More than 40 million Americans will hit the road for a long July Fourth weekend. Despite that overwhelming desire to get away from it all, most of us want to stay connected while on the road.
While traveling, you can expect Wi-Fi at your hotel, at the cafe on the corner or on planes and trains in between. Unlucky for you? It could be risky.
Most Wi-Fi users know to use caution when connected to a free hotspot. However, paying to use Wi-Fi at your hotel or on an airplane can create a false sense of security.
"Whether it's paid or not, whether there's a password or involved or not, nearly all of them are completely unsecure. The reason that Wi-Fi hotspots put passwords on their Wi-Fi is not to protect the individual, but rather to limit usage," said Kent Lawson of Private Wi-Fi.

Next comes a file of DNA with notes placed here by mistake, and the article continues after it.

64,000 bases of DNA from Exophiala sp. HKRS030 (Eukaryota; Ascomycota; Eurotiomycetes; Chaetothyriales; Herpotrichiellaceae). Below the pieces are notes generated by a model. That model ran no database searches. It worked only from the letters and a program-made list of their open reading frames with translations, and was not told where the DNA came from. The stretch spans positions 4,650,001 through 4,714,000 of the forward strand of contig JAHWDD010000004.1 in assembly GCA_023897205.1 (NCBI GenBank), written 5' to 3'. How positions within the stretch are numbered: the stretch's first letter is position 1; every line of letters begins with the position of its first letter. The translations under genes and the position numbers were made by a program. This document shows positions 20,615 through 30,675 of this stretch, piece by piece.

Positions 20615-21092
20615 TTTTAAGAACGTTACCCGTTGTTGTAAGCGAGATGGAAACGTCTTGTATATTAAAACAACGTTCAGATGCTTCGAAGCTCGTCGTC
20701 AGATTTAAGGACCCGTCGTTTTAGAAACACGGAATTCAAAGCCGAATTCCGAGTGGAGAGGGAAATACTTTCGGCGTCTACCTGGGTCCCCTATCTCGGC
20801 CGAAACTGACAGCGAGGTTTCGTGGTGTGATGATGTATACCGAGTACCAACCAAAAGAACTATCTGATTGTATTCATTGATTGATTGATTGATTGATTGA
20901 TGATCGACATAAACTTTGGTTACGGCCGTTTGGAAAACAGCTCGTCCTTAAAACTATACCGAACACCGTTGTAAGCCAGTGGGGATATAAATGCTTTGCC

Here are some tips to avoid having your information hacked or data compromised:
- Confirm the name of a hotel or restaurant's hotspot with the establishment's staff.
- Disable features on a mobile device that automatically connects you to a network within range.
- Don't connect to mobile or wireless ad hoc networks. There's no way to determine if they are secure.
- Turn off a device's Wi-Fi connection when not in use.
Another option to protect your data is a virtual private network, also known as a VPN. A VPN creates a secure network within a Wi-Fi connection, usually by logging in through a website or network.